If Newton and fellow funders want broad-based, systemic improvement and innovation in journalism schools, they need to create and fund a system of continuing journalism education. Many CME courses are funded – often controversially – by industry, Big Pharma and device manufacturers who want doctors to know and use the latest treatments. No such funding model will underwrite journalism training in the latest techniques and tools in reporting and producing news vital to this democracy.
Journalism foundations need to pay for it and use their influence with news organizations to leverage industry funding. I don’t mean major grants to individual schools. I recognize the appeal of those, planting a $2 million seed and watching something like News21 bloom.
But the number of schools and students served by those big projects is small compared to the staffing and enrollment at programs flung across the country. We have no shortage of educators who want to bring evolution or even revolution to the material in their courses and the ways they deliver it. But so many of them lack the support to do it.
So I’ll see the “shot across the bow” and raise it with my own clarion call to funders:
- seed a fund for training grants for individual educators (require a matching grant from the home institution if you like)
- create a network of organizations that already do journalism-focused training and stimulate them to offer courses for educators
- establish a fellowship program to put professionals in residence in journalism programs for a semester or year and educators in newsrooms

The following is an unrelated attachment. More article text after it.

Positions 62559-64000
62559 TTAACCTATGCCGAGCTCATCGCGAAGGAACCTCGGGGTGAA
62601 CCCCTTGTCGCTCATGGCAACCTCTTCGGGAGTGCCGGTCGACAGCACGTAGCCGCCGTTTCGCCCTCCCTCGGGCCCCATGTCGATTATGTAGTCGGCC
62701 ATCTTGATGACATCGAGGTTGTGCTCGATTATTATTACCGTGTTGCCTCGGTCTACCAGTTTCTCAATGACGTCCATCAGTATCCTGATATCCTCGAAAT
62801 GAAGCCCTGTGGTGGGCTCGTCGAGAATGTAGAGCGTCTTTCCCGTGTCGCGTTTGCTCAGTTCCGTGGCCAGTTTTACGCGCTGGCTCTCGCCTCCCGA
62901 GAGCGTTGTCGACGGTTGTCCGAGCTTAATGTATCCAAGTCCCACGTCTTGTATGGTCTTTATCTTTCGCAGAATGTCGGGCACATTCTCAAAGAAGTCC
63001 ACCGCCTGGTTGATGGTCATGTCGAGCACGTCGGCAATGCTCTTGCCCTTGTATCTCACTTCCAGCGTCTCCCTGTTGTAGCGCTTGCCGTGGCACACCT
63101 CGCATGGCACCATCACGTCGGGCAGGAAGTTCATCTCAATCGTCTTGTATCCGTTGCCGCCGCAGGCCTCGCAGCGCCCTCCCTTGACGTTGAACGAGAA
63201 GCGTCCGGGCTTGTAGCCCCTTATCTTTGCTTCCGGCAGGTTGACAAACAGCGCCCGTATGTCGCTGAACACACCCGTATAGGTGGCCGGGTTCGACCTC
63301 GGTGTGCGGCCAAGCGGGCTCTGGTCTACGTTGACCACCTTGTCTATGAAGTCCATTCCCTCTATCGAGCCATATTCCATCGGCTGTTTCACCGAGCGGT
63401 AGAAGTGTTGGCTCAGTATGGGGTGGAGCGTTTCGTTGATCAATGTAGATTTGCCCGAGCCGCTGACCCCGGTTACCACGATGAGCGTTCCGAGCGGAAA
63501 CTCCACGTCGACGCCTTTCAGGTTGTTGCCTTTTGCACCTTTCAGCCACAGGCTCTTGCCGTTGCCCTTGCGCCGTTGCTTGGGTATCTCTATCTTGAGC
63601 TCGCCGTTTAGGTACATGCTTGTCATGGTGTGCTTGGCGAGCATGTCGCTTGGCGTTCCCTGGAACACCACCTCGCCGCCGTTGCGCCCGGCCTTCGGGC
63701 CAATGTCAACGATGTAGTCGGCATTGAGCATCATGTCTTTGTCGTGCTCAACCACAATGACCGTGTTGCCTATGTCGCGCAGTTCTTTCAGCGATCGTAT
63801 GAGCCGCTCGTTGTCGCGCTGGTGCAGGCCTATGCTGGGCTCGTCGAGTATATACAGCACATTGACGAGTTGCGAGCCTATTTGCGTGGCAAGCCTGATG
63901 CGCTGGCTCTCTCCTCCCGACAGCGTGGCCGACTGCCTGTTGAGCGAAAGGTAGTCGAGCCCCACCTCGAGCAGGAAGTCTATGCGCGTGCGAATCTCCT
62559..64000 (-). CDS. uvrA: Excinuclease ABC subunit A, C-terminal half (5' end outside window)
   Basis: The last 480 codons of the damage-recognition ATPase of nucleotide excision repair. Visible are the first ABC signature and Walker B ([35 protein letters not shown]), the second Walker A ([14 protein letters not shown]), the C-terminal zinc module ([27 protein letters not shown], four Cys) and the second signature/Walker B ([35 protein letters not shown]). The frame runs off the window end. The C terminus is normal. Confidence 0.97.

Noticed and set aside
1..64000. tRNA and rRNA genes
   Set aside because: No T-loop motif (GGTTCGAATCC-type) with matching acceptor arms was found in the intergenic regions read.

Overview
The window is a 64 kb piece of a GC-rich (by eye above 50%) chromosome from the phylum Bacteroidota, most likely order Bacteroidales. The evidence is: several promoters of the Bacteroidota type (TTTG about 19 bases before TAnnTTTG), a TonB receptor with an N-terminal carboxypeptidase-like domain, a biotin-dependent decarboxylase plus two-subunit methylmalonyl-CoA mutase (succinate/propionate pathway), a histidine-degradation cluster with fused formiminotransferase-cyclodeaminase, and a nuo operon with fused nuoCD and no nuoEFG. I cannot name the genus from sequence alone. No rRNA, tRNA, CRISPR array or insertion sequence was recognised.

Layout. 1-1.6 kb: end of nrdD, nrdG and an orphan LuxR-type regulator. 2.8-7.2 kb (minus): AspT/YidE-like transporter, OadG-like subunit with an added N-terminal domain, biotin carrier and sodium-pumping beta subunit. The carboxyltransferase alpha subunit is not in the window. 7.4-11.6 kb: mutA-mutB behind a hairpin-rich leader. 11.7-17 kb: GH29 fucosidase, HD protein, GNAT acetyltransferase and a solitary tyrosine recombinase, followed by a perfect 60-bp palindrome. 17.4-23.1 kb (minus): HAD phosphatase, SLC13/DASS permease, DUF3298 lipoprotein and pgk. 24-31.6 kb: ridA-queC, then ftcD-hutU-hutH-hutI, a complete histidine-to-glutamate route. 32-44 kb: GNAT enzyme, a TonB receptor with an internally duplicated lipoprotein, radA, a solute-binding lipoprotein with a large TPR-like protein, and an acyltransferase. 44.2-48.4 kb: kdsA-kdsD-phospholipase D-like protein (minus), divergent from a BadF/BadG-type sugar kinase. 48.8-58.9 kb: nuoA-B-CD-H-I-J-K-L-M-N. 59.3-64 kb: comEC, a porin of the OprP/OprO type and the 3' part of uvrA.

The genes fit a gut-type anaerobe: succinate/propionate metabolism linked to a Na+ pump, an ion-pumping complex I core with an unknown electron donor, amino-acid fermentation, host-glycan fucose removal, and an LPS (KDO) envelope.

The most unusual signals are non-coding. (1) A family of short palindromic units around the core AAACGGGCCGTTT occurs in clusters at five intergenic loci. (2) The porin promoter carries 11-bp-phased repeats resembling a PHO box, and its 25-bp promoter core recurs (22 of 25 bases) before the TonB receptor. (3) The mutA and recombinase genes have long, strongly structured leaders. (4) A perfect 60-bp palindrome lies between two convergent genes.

- identify a dozen innovative journalism schools in regions across the country and pay them to host training for other educators to reduce the fiscal burden of travel
- build a partnership program that sends an educator to training with a journalist from the surrounding community
- launch and staff a nationwide online collaborative enterprise for educators to share ideas and materials
I am not talking about rote technology training – “click this button to do that thing.” Instead, I envision the kinds of opportunities that stimulate teachers to experiment in class, to dream up new assignments that hurtle students toward inventive thinking. They will need hands-on-keyboard instruction, certainly. But they’ll also need inspiration and lasting resources, including the guts of assignments, grading rubrics, troubleshooting guides and conversation space.
We already have some effective efforts at the Poynter Institute, the Knight Digital Media Center and others (disclosure: I have conducted workshops for Poynter, the Wisconsin Newspaper Association and individual universities). These are a start.
But educators and professionals alike desperately need dollars to get them to the continuing education they need. Schools face the exact reality newsrooms are staring down. Change will no longer come and go. Change will be constant. They need support to keep up and then become the incubators for new ideas.
If philanthropists want to bring change to journalism schools, abandon the quagmire of structural debates. Get down in the guerrilla warfare of providing individual educators the resources and instruction they need to teach students the current state of the art and to inspire them to develop whatever is coming next.